Citizens in at least four states will have the opportunity to vote on gun control measures on their state ballots in November. Washington state voters will decide if the police can take guns away from dangerous people. California will vote on banning large-capacity magazines, while Nevada and Maine have measures to expand background checks.
Congress has failed to act
The state-level ballot measures are a response to the failure of Congress to enact stricter gun laws, even though polls show that a majority of Americans support some level of increased gun control measures.
For too long, there has been a disconnect between what the American people demand on gun safety and how American politicians vote. — John Feinblatt, Everytown for Gun Safety
State level change has proved effective
The focus attempts to mimic the success that same-sex marriage and the use of recreational and medical marijuana have found over the past few years when presented as state measures. When Congress refuses to act on the federal level to enact change that has a popular mandate, the state route has become an effective way to get things done.
It is harder for pro-gun lobby groups such as the NRA to oppose state-level measures where the voters are able to drill down to the actual details of what’s being proposed. None of the proposed measures will affect the right of law abiding and mentally healthy individuals from owning a gun for personal use.
Background check for ammo
Here’s a summary of the four state measures:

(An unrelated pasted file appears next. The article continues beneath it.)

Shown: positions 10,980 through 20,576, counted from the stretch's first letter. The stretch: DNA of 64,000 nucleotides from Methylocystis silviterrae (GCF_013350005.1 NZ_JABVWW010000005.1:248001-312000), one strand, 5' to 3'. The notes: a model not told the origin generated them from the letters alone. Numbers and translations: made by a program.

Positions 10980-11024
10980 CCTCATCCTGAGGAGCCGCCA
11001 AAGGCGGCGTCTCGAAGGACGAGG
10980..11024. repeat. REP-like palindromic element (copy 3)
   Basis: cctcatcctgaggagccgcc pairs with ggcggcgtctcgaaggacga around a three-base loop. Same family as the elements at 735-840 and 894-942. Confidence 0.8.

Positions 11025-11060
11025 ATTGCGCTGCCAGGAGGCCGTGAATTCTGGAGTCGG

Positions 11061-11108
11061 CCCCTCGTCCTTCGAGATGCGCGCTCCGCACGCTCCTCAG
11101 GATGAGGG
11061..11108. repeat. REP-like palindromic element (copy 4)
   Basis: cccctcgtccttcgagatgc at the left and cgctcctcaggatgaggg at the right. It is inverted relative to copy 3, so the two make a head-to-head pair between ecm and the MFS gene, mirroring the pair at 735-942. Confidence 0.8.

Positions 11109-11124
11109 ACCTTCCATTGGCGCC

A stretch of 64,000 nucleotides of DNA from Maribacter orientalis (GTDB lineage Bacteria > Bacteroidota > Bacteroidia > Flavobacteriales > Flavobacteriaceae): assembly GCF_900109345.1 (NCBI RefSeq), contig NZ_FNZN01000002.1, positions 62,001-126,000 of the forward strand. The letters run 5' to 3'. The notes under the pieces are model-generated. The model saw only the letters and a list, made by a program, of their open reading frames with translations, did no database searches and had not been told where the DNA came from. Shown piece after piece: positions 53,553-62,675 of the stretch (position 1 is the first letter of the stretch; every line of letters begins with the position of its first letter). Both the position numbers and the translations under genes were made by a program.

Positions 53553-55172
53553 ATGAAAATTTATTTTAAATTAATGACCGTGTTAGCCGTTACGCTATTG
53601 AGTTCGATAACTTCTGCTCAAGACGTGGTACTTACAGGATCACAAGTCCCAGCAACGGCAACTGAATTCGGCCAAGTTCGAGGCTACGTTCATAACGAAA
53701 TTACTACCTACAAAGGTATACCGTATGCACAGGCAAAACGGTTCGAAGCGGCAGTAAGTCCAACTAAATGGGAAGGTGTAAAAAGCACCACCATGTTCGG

California: The “Safety for All Act” initiative proposes a ban on all ammunition magazines holding more than 10 bullets. It would also require a background check for all ammunition buyers and would refine the process for not permitting felons to own guns.
Polls suggest that some 80% of Californians support ammunition background checks, and no one is seriously opposed to removing guns from felons and the mentally ill. There is some controversy over banning the high capacity magazines.
Nevada: The ballot measure will close some background check loopholes and make private gun sales subject to background checks. Nevada Governor Brian Sandoval (R) earlier vetoed similar legislation, saying it would “unnecessarily restrict rights of law-abiding Nevadans.”
Maine: Another state ballot measure to expand background checks for all gun buyers, including private sales.
Takes away guns from mentally ill
Washington: Initiative 1491 proposes a process for removing firearms from those who are considered a threat to the public safety. It would permit family members or law enforcement to file an affidavit before a judge seeking permission to take away a person’s firearms and prohibit them from purchasing weapons for a year.
Last week’s fatal shooting of five people in a shopping mall outside of Seattle may increase support for the measure after it was revealed that the shooter, Arcan Cetin, had a criminal record and that a Washington state mental health facility tried to have Cetin committed to a treatment facility.
Public concern increasing
As violent acts involving assault weapons using large capacity ammunition magazines have increased, the public appears increasingly concerned. The availability of these types of weapons and the ease with which anyone, including those with a history of mental illness and criminal convictions, can obtain these weapons, is now raising more public concern.